Retro Game of the Day! Todd's Adventures in Slime WorldTodd's Adventures in Slime World by M. Peter Engelbrite (for Epyx, creators of the Lynx), published by Atari in 1992.
Slime, Slime, Slime.. in the late 80s, Slime and Ninjas were all the rage apparently. Although there was no shortage of Ninja-themed games, Slime-themed games were quite unusual... save for one particular example...
Even in previews, Slime World looked and sounded like one of the strangest games ever. Dark, foreboding, lonely and gooey, it seemed like a disgusting and unpleasant game world to have to spend some time in. Even so, Lynx games were always scarce and whenever something unusual was announced it always ended up being worth a look. I forked over my money and picked up a copy of Slime World.
To my surprise, I found a very enjoyable experience, a distant cousin of the Metroid games but totally rewritten with a more archaic, Western style. The same sense of desperation and creepiness was there, the stark backgrounds, the alienation of it all - but also the empowerment, the feeling of this strange world and it's inhabitants to understand and conquer. No, SW didn't have the wonderful powerups that Metroid had, and the control was a lot looser as well - but they really captured the feeling alright!
Slime World really came out of nowhere, especially for a portable game. The world really felt alive, and it was constantly bubbling, oozing and shapeshifting around you. You dodged obstacles and engaged enemies, collected gems, and constantly journeyed deeper into the madness (thankfully a rebolutionary auto-map made the experience a lot easier to get a handle on). A strong array of multiple game modes were included (puzzle modes, action modes, and so forth) that made the player really sense they were getting their money's worth of content packed into the game; and a mind-blowing 8-player simultaneous mode (competitive or combative) was also supported. Slime World did everything.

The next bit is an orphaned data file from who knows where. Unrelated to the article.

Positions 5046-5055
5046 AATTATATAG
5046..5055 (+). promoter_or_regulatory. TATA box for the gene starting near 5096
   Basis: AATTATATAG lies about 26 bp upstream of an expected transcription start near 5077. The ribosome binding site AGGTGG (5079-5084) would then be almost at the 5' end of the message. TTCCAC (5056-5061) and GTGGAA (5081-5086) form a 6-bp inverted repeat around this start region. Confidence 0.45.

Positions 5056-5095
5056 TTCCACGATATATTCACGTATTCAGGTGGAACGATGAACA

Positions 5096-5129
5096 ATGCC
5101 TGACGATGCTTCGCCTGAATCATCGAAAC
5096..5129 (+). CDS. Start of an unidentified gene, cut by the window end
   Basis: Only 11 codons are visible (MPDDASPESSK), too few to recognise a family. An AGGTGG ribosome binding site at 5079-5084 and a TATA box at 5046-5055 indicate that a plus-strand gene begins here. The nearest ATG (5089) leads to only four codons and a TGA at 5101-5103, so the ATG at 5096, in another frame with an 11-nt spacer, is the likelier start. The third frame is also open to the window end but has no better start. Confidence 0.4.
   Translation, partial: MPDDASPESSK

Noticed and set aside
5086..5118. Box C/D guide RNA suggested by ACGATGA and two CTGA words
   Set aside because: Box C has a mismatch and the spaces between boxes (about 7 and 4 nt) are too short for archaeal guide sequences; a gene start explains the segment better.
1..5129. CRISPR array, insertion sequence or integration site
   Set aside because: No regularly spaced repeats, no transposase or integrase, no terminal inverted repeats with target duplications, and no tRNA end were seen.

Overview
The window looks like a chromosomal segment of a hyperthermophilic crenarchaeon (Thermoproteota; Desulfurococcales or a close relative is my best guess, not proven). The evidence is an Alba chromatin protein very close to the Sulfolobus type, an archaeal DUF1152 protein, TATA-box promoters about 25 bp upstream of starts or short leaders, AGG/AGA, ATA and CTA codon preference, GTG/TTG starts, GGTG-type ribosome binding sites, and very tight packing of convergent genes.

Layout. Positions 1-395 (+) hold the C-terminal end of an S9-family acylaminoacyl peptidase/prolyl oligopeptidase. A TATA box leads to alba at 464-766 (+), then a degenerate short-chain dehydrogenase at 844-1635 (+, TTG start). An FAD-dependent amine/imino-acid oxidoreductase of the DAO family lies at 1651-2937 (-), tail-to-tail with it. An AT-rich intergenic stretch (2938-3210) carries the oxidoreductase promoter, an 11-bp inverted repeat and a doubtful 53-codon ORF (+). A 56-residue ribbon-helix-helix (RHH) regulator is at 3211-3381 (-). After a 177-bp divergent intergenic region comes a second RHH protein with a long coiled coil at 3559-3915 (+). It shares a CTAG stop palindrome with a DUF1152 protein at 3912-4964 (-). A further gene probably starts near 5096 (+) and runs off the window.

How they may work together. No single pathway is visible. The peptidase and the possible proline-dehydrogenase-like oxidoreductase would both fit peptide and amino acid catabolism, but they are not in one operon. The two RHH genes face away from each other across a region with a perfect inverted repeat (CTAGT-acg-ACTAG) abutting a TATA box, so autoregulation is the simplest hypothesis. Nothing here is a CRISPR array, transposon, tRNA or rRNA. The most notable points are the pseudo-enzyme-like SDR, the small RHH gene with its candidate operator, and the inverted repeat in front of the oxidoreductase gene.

Of course, showing up on the Atari Lynx did it no favors, as the system was never as popular as it's rivals; and the 16-bit Genesis port was lazily slapped together and never really marketed to strongly. What could conceivably have been one of the more well-respected classics from the period completely flew under the radar. To those of us who played it (and endured the ear-splittingly tortuous audio!), Slime World was an excellent and rewarding experience, and a testament to what could be done on the Lynx.
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